When I last met you in Vienna I promised you a vivid letter exchange. The events triggered by the war don?t always allow keeping a promise. It is however war events which urge me to write to you at this time?. The tragedy, the Jewish people had to endure in Galicia in these recent days, exceeds even the kind of agony which could have sprung from Dante?s imagination. I drove here yesterday from Stryj passing by Zydaczow, Chodorow, and Knihinicze, south of Rohatyn. All is destroyed by fire and the sword. Bare chimneys rise from the rubble to the skies. Most residents of these small towns are Jews. Women and children lie in the streets between ruins and rubble. Most men have been deported to Russia. The residents of Knihinicze are trying to contain the fires laid by the Moskalen [cognomen for Russians and Russian speakers in Ukraine] while the Cossacks shoot at them. I myself dressed several gunshot wounds and burns. The grounds are filled with the tears and laments of the despaired women and children. Their homes incinerated, their fathers and husbands deported to Russia towards an uncertain future.
It is only now in Rohatyn that I am able to conduct a more precise census as we are taking a more extensive rest. In this small, picturesque town, resembling South Tyrol with its scenery and layout, the rage of the Russian Beast has been at its worst. Here the Russians set fires twice. The first time when the Cossack patrols marched in, the second time in an even more thorough fashion, when the Moskalen [cognomen for Russians and Russian speakers in Ukraine] were forced to flee. A Russian back area command which has been in charge over the past six month was lead by a Commander by the name Porebna whose atrocity can be described as on the verge to perversion. One example out of many more: Two women, Esther Schorr and Sure Botfeld, both beyond 50 years of age, allegedly sold soap for 2 Kopecks beyond the mandatory maximum price. For this reason the Commander ordered each of the women to be punished by 51 strokes carried out with a Nagaika [typical Cossack horsewhip]. One of the women died on the spot.
When the Russians sensed the end of their reign they tried to entice the Polish and Ruthenian population with promises and threats to move to Russia. But the latter replied that they would only bend to force. Finally the Russians let up. But all Jews were rounded up and nearly all men that were left, 570 in total were escorted to Russia. One day, when the Russian Beast will be held responsible for its atrocities it will be difficult for them to argue that they were displacing the future Austrian soldiers. Because amongst the abducted were many old people and children. A few examples:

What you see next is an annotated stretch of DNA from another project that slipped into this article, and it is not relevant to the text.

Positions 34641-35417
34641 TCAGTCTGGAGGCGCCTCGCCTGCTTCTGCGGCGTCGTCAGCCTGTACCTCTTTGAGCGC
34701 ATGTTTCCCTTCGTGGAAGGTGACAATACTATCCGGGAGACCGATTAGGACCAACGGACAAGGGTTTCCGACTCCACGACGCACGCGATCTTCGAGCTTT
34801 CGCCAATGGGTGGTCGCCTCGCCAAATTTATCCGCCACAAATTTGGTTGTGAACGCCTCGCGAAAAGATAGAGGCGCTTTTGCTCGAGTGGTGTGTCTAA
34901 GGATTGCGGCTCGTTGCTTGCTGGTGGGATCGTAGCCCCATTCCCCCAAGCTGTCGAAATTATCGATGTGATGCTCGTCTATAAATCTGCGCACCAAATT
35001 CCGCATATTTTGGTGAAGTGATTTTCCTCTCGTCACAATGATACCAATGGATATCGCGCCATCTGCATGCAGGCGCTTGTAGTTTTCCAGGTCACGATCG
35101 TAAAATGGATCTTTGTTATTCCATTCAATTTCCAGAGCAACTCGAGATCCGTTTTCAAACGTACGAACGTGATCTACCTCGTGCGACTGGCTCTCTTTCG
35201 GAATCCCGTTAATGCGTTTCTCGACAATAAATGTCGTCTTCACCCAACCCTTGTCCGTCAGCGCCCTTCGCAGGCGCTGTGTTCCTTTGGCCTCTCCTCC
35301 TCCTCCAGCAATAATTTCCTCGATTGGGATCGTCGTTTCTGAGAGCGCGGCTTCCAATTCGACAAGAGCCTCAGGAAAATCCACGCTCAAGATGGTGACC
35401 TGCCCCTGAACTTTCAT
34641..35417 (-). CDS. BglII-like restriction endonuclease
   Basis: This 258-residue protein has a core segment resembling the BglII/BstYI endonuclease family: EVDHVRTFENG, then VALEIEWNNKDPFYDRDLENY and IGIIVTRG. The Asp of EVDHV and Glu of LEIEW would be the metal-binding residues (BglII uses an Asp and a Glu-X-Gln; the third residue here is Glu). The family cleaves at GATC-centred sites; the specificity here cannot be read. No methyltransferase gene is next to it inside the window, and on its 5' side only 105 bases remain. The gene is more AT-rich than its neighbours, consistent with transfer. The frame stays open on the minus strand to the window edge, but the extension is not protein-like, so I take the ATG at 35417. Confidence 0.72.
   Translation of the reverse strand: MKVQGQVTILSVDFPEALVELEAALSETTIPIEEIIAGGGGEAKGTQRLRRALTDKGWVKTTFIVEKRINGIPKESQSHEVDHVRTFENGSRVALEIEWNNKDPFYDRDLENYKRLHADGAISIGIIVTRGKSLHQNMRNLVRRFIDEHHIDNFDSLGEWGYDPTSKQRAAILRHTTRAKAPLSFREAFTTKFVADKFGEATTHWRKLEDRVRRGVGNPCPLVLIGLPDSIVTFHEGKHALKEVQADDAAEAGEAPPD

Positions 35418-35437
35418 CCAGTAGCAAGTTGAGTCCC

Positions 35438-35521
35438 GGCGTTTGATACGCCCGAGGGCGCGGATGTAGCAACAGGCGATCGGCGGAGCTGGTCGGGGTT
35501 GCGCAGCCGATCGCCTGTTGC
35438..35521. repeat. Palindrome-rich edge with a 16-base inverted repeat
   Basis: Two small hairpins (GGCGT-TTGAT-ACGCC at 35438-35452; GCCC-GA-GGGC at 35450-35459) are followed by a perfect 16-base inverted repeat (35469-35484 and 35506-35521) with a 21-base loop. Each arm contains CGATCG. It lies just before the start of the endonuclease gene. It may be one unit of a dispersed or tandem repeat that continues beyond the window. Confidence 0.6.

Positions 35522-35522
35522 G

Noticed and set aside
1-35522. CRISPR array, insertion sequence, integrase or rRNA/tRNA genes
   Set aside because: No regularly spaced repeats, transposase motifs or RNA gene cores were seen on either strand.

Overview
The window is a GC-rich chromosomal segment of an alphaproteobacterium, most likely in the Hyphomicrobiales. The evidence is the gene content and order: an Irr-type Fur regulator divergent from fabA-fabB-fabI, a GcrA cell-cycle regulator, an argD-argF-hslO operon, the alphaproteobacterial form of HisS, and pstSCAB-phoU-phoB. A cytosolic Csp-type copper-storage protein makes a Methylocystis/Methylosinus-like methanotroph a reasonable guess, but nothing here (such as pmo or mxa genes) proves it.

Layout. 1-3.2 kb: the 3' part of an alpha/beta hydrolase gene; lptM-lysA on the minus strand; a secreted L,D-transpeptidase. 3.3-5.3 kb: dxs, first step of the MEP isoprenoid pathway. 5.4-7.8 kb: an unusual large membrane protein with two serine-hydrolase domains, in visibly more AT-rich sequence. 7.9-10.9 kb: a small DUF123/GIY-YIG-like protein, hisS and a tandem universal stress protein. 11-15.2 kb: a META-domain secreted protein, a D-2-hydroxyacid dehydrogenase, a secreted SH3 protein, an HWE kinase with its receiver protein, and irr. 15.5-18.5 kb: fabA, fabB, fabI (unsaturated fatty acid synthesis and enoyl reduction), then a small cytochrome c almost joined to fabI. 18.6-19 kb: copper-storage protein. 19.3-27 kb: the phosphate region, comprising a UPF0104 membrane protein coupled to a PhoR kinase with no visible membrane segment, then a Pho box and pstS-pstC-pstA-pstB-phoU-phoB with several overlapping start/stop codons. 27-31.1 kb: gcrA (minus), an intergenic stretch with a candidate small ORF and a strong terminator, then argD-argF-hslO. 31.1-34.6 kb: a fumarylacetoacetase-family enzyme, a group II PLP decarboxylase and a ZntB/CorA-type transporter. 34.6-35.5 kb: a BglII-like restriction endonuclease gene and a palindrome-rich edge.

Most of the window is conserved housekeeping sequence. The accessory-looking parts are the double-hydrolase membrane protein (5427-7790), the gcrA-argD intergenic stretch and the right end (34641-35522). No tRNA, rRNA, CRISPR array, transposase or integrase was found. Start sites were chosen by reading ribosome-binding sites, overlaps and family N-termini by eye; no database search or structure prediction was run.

Srul G o t t l i e b, age 85
Berl E i g e n, age 78
Meier S t e l z e r, age 94
Samuel B r u n n, age 90
Moses F a u s t, age 70
Wolf S c h w a r z, age 72
Mendl B l o c k s b e r g, age 12
Moses S t o c k, age 85
Leib Michael P o c z t e r, age 70
Srul P o c z t e r, age 13
Hersch H i r s c h e n h a u t, age 12
Juda H i r s c h e n h a u t, age 10
Isak S p i e g e l, age 65
Elias Aron K l a r i n e t a r, age 65
Aron B e r e n f e l d, age 70
Eisig S c h a r l e r, age 70
Osias Kalman F u c h s, age 65
Jeanette R o t r a u b (a woman who was deported to Russia in lieu of her hiding husband)
Simche Natan R o t r a u b, age over 50
Jonas R a p p a p o r t, age 75
Simche T o t f e l d, age 80
Salom. W e i l e r, age 73
If one wanted to precisely describe the tribulation of the Jews in Galicia during the Russian reign, one would have to expand the history of martyr of the Jewish people by many volumes. It is just as our unequaled Z u c k e r m a n n quoted. The blitheness of triumph mixes with the pain over the destroyed values, our desecrated land and our disgraced people. Those who are not on the battlefields first and foremost must take on the following duty: Vehemently stir up the public conscience and put all your strength and efforts to saving the people who have been stripped of all their possessions, so they will be spared from starvation and find at least provisional shelter. Our armies are constantly pressing ahead. Once we gained ground in Bessarabia and Volhynia, we will be able to do the same for Galicia as Hindenburg did for his East Prussia through imposition of contributions in conquered Lithuania. Until then the worst hardship must be alleviated. The rail connection is perfect. By means of public subscription rights, subsistence trains must be outfitted to provide the people with food. It might be possible through the intervention of a neutral government, by repressive measures to obtain the return of the abducted men. To engage in obtaining all this with energy and without any loss of time is now your duty.